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Gbagbo defiant as Ouattara prepares ‘final offensive’

Internationally recognised Ivory Coast president Alassane Ouattara's army is preparing to launch its “final offensive” against forces loyal to incumbent Laurent Gbagbo in Abidjan, Ouattara’s premier, Guillaume Soro, tells FRANCE 24.


Forces loyal to Alassane Ouattara, Ivory Coast’s internationally recognised president, are preparing to launch a “final offensive” against incumbent leader Laurent Gbagbo in the West African country’s economic capital of Abidjan.

On Monday, residents barricaded themselves inside their homes, blanketing windows and pushing furniture against doors as pro-Ouattara fighters amassed at the city's northern edge, preparing for the final assault.

Ouattara’s prime minister, Guillaume Soro, told FRANCE 24 late on Sunday that the “time was ripe” for a rapid attack to claim control of Abidjan.

“We're in Abidjan, we've encircled the city, and for the past 72 hours we've fought Gbagbo's mercenaries and militia,” he said. “We have always said that Ivorians need to be able to solve their own problems. It's now our responsibility to launch the final

A French expatriate describes the scene in Abidjan (4/4/2011)


Fierce attacks on Gbagbo strongholds shook Abidjan with artillery strikes and machinegun fire this weekend, but the internationally isolated strongman has vowed to fight to the last.

France, Ivory Coast’s former colonial ruler, sent its reinforced Licorne (Unicorn) force to help UN peacekeepers maintain control of the airport on Sunday while the UN evacuated some 200 of its staff to rebel-held Bouake after repeated attacks on its headquarters by Gbagbo troops.

The French government sent another 150 troops toAbidjan, bringing its force there charged mainly with protecting foreigners to around 1,650, the military said on Monday.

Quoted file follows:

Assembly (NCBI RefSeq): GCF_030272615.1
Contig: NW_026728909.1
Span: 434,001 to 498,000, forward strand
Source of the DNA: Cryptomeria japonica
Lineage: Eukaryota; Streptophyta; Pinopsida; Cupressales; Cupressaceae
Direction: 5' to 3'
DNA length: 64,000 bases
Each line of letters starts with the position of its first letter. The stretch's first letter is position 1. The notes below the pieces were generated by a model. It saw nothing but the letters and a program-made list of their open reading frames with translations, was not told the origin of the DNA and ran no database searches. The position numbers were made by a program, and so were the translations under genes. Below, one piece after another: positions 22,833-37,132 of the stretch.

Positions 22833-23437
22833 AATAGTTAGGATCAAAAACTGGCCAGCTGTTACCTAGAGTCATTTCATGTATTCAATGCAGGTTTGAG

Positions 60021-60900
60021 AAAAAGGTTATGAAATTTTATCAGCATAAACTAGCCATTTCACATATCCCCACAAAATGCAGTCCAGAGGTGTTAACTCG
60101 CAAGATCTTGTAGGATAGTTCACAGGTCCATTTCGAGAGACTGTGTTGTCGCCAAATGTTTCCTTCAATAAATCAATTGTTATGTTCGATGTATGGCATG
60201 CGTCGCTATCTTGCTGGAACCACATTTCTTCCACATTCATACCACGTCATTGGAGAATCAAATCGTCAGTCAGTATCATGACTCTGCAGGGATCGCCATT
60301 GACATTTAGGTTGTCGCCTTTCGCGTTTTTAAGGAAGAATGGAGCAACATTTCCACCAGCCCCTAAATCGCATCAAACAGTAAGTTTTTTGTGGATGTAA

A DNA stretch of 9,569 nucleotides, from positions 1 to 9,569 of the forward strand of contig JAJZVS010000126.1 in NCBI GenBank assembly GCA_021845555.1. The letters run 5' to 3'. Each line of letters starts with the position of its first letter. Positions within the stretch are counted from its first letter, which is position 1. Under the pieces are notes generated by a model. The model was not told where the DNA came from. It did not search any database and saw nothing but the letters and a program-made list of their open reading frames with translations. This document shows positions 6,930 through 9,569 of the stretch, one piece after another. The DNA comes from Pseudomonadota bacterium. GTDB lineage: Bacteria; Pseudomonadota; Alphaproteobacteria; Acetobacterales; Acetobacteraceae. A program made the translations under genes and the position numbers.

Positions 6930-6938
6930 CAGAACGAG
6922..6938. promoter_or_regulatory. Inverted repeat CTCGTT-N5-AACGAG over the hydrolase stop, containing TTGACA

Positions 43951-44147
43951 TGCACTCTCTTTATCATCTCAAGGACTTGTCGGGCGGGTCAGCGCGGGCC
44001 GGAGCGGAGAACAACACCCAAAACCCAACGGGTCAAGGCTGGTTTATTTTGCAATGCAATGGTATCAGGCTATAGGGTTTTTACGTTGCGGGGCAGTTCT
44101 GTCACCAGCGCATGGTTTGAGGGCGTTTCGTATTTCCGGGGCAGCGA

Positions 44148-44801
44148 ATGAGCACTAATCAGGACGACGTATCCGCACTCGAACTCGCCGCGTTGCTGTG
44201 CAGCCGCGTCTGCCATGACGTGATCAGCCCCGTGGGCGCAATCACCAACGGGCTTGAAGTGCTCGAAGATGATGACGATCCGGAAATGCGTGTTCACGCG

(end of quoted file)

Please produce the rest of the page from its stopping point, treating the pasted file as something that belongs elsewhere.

A first group of foreigners were evacuated on Sunday, while some 1,650 foreigners, half of them French, took shelter from the fighting at the Licorne base.

Gbagbo holds on

Foreigners find refuge in French military camp

There have been numerous calls for Gbagbo to step down from international bodies such as the UN, the African Union, the European Union and the West African regional grouping ECOWAS to prevent an Ivorian bloodbath.

Despite the odds seemingly stacked against him, Gbagbo remains defiant.

State TV channel RTI, which was briefly captured by Ouattara’s men last week, continues to broadcast propaganda condemning Ouattara, France and the UN.

One message broadcast on the channel claimed that a “Rwandan genocide is being prepared in Ivory Coast by [French President Nicolas] Sarkozy's men”. Another announced that “the French army has occupied the Felix Houphouet-Boigny airport; we are in danger.”

The station urged civilians in Abidjan to form a “human shield” around Gbagbo's residence.

Ivory Coast has been a tense and divided country since a November 28 presidential run-off. Election observers and the international community have since recognised opposition leader Alassane Ouattara as the legitimate winner.

But Gbagbo, in power since 2000 and Ouattara’s arch rival in the ethnically divided country, refused to cede power, leading to the standoff that now appears to be reaching its climax.

Ouattara’s men accused of massacres

The fight has been bloody, and reports of a massacre last week have emerged in which the finger of blame has been pointed at Ouattara forces.

The UN says 330 people were killed in the western city of Duekoue last week as Gbagbo’s forces withdrew while the International Red Cross estimates the number of those killed at 800, describing the incident as “particularly shocking by its size and brutality”.

According to UN figures, more than 460 people have been killed since the November 2010 run-off and at least a million have been displaced fleeing the violence.

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